The abstract-machine interface consists of the host-system hardware architecture and the system calls implemented by the operating system. The trap instruction is used to implement system calls. See Figure 6.6 in the text.
No: By the definition of SJN, the executing process has the shortest expected execution time. If it voluntarily leaves the CPU, it will be picked by the scheduler to be the next process to get the CPU; that is, it just performed a no-op with context-switch overhead.
Yes: The SJN property means the executing process has the shortest expected execution time. If a new process with a shorter expected execution time enters the system, the SJN property is violated. By occassionaly giving up the CPU the running process gives the scheduler an opportunity to run a process with a shorter expected execution time.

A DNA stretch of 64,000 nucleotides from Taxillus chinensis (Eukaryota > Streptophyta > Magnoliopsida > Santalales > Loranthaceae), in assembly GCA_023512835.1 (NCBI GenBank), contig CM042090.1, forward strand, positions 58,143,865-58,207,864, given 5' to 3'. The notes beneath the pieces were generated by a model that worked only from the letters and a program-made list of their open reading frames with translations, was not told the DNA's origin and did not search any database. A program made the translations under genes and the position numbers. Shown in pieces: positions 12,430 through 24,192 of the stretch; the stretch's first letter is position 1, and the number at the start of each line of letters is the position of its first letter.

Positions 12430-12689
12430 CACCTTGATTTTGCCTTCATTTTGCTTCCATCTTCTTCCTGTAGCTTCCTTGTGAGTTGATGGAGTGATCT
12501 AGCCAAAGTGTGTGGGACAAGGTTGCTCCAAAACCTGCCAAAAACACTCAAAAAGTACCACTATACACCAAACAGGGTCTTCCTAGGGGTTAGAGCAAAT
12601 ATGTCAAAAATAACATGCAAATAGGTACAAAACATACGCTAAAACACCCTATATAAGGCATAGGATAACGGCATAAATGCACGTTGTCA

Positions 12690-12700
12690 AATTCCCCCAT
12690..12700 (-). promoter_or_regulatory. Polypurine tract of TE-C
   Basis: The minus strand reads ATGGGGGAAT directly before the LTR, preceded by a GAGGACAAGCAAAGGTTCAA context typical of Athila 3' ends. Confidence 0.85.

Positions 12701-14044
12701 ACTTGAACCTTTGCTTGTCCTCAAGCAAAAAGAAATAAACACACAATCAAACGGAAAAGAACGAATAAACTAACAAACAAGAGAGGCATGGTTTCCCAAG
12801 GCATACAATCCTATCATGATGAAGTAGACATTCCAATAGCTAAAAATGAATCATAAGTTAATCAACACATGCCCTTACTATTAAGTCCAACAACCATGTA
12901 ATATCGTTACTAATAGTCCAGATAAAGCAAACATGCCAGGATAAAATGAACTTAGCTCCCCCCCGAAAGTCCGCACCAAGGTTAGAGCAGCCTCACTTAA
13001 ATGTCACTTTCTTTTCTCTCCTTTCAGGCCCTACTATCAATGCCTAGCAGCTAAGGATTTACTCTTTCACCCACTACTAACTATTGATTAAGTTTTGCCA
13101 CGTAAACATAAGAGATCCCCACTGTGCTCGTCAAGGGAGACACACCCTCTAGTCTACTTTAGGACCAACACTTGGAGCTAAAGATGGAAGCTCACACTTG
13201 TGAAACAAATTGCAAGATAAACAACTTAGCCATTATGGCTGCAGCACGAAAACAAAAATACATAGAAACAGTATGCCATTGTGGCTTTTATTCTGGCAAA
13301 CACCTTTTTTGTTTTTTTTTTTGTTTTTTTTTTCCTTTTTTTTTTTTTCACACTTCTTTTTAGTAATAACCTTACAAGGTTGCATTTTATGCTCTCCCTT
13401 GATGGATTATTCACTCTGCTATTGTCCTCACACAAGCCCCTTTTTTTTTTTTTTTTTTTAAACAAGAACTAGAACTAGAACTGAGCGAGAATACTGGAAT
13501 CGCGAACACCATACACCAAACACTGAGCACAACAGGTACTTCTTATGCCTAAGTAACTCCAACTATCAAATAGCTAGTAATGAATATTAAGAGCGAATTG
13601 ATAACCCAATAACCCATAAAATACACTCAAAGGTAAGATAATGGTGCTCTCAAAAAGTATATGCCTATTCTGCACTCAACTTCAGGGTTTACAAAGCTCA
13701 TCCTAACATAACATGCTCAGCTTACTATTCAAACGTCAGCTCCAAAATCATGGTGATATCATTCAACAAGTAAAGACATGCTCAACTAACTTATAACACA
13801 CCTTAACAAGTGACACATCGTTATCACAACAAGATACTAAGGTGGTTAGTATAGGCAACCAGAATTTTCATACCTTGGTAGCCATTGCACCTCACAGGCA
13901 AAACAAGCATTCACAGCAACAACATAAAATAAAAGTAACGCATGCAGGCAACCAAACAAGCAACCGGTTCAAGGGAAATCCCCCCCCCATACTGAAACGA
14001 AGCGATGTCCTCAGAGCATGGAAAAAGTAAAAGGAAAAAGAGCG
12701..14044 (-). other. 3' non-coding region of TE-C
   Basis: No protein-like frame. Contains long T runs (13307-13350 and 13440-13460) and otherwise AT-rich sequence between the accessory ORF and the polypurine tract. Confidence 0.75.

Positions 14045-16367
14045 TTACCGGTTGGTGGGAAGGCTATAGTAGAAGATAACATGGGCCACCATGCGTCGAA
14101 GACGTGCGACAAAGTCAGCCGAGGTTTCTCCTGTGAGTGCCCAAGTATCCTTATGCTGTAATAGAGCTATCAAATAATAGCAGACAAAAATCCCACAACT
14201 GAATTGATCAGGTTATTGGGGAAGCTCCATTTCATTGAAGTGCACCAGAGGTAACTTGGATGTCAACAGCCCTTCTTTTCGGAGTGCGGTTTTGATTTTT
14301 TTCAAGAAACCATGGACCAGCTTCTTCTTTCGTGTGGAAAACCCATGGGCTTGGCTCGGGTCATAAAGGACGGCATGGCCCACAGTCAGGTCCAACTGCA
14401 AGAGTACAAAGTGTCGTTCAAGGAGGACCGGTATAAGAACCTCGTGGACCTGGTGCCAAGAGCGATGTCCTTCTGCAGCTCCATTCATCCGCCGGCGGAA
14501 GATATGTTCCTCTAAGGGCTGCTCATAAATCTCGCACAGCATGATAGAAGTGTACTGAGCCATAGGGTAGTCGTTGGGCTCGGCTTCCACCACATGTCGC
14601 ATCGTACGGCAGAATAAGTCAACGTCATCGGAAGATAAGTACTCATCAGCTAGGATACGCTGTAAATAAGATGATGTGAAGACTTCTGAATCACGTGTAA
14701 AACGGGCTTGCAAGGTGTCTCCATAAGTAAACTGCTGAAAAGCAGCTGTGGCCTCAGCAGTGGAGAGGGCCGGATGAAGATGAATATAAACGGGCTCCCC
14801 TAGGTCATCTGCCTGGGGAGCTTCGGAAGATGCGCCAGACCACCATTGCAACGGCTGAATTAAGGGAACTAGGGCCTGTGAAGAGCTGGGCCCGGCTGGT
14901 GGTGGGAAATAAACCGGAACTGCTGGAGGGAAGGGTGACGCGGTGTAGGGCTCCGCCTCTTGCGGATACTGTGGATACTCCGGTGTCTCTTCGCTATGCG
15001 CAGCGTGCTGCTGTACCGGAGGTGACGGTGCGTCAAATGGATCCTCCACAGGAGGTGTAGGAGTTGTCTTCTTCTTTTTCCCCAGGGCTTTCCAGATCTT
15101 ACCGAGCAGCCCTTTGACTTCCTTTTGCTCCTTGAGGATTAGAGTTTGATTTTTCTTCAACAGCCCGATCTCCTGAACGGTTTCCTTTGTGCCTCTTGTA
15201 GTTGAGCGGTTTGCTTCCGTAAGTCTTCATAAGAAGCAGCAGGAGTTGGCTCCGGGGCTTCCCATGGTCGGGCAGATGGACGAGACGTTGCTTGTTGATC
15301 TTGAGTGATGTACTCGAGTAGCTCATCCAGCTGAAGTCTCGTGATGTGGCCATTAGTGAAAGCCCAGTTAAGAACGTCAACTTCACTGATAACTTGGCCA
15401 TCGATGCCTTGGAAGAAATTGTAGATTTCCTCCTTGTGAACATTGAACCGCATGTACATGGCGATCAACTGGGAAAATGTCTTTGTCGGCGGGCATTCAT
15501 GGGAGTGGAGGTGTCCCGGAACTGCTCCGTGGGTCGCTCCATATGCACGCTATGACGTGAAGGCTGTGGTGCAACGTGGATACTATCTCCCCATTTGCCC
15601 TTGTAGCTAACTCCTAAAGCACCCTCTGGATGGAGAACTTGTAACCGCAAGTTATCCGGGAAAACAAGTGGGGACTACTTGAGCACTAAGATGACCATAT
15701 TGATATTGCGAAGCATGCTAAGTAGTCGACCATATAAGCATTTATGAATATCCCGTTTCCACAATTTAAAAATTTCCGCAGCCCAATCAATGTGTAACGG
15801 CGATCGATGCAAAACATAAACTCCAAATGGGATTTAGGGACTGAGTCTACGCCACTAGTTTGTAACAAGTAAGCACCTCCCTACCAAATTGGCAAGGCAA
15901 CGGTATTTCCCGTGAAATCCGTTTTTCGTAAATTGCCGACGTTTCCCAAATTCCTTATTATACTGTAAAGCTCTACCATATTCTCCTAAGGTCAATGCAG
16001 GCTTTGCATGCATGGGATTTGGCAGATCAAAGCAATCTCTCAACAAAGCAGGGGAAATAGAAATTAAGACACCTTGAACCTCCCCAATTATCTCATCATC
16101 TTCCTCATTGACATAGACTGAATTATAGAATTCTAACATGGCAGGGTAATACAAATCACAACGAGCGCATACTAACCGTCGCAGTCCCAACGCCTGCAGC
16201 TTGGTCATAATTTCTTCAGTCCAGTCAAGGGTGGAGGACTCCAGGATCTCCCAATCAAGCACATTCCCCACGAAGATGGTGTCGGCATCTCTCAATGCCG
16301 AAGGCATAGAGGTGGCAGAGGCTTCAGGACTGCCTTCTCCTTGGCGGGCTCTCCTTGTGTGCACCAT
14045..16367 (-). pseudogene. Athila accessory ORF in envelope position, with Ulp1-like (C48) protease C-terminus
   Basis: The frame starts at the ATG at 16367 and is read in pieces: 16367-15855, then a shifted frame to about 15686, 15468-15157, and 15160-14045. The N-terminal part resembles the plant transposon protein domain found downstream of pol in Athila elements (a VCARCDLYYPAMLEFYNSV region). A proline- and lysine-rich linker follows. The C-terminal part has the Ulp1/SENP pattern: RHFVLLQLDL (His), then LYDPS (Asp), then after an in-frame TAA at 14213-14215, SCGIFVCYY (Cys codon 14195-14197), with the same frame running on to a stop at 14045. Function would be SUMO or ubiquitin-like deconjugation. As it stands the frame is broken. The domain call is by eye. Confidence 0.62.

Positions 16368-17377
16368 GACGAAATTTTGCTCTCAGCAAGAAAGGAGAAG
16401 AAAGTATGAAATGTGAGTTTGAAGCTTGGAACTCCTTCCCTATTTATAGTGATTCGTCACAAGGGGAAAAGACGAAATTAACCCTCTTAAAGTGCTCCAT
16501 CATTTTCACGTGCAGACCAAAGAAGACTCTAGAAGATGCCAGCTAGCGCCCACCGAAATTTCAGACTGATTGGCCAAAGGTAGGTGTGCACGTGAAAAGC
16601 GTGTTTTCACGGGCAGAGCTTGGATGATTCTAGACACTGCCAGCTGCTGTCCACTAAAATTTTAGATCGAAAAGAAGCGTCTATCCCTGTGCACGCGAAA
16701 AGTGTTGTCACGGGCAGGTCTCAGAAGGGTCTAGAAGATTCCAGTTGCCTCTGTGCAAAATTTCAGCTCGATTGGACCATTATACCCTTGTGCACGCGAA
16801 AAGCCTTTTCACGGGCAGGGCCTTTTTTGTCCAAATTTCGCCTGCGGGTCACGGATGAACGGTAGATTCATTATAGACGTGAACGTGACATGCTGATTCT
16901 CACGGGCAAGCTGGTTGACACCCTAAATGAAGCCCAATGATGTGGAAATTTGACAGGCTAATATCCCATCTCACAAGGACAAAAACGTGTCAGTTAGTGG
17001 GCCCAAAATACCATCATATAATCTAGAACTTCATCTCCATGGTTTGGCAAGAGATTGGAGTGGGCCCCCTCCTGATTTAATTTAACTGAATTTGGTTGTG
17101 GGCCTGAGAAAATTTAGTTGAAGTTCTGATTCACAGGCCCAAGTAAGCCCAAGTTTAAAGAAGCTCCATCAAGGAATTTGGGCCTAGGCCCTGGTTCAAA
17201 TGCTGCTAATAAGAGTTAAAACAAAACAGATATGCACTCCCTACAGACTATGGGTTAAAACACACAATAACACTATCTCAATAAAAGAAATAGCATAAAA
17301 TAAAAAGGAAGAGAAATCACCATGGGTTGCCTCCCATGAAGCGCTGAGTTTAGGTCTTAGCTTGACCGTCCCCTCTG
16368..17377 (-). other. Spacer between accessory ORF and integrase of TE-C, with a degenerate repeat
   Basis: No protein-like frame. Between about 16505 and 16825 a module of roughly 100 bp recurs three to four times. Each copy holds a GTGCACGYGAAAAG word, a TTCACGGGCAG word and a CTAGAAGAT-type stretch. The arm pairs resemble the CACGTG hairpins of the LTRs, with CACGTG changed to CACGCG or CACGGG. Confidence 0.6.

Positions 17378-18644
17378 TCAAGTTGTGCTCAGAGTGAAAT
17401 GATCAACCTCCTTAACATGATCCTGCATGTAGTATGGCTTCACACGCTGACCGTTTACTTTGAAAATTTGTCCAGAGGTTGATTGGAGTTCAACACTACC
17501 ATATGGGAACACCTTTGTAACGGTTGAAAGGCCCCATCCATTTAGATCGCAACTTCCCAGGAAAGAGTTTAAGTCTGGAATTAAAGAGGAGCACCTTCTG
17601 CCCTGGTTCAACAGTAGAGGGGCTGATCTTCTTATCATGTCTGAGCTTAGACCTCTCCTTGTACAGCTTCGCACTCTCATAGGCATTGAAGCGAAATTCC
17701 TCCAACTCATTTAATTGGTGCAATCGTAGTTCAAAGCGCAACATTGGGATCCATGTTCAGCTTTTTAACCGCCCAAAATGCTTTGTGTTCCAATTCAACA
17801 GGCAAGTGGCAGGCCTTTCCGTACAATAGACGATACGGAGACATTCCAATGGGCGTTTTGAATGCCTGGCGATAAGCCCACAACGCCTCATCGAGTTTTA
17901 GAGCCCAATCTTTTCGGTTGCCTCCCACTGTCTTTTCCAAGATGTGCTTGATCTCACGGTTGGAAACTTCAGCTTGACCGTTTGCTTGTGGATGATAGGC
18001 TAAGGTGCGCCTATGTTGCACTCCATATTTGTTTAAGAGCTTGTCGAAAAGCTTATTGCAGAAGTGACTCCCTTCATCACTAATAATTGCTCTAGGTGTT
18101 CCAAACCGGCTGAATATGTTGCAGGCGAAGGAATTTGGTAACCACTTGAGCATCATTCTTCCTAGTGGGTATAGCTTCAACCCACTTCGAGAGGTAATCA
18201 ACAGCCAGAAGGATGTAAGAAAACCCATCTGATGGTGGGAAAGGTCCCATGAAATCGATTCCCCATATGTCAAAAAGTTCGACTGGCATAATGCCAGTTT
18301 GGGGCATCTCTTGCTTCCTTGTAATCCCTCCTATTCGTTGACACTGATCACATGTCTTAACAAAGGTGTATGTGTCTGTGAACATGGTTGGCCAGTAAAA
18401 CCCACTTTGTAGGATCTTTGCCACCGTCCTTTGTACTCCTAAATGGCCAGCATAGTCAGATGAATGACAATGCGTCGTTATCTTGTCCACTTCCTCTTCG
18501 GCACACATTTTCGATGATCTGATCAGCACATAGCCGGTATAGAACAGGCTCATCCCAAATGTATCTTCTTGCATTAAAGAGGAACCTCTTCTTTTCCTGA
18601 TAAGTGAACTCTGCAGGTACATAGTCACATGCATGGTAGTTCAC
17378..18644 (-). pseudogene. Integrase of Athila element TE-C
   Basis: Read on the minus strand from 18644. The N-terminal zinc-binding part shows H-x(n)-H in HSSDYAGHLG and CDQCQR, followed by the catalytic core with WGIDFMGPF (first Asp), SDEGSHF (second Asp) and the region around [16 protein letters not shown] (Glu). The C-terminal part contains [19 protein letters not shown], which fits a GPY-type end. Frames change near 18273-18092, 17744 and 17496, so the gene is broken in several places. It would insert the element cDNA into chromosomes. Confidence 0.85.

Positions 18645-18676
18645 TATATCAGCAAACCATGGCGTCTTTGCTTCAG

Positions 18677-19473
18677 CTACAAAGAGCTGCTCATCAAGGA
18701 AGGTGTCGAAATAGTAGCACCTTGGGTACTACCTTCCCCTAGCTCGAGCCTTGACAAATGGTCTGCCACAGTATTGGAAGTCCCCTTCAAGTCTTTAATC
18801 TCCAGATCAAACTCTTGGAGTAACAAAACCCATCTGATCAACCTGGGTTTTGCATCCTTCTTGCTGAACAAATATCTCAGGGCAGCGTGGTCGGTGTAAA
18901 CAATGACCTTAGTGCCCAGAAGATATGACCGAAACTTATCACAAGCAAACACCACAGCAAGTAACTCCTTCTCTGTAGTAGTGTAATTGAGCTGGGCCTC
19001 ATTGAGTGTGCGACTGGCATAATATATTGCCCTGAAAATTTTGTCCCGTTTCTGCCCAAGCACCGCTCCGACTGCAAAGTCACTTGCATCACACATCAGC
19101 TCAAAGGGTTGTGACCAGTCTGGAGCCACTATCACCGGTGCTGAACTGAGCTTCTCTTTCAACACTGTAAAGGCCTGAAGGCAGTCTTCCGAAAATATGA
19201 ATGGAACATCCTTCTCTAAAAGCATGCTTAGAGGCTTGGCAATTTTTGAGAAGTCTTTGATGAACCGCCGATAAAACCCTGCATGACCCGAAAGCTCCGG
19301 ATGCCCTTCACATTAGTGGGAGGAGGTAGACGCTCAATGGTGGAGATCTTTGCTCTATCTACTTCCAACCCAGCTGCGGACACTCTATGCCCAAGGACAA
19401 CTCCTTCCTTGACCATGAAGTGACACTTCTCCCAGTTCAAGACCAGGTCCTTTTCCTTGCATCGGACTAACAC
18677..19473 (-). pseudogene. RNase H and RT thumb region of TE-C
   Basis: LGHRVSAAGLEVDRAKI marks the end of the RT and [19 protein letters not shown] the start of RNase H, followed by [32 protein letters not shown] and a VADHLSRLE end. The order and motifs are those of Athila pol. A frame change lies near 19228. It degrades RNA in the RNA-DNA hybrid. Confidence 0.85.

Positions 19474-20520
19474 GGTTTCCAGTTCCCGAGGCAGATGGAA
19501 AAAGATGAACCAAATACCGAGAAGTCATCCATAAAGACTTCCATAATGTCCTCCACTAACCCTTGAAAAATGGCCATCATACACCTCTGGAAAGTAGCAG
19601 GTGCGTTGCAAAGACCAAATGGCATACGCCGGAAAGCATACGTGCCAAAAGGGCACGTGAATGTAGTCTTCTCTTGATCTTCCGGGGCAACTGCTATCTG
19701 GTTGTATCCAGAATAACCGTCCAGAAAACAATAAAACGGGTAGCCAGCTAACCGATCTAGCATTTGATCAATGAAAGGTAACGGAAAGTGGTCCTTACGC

Most answers were one or the other of the arguments, with the first one being more popular.
A system's response time is the total execution time divided by the number of processes executed. The scheduler can effect this by making the total execution time either longer or shorter. Adding context switches to compute-bound processes makes them execute longer due to context-switch overhead; your colleague appears to be correct.
Many answers got side-tracked by long vs. short process examples without noticing that it's the total execution time that matters.
Your colleage adjusted the amount of time an interactive process spends in the CPU, but the important measure for responsiveness is the amount of time it takes for the ready process to reach the CPU. Your colleague should have provided a fast-path for interactive process to reach the CPU more quickly; this could have been done by, for example, modifying the ready queue to allow interactive process to enter somewhere in the middle of the queue, or by provided two ready queues, one for interactive processes and the other for non-interactive processes.
This page last modified on 14 November 2004.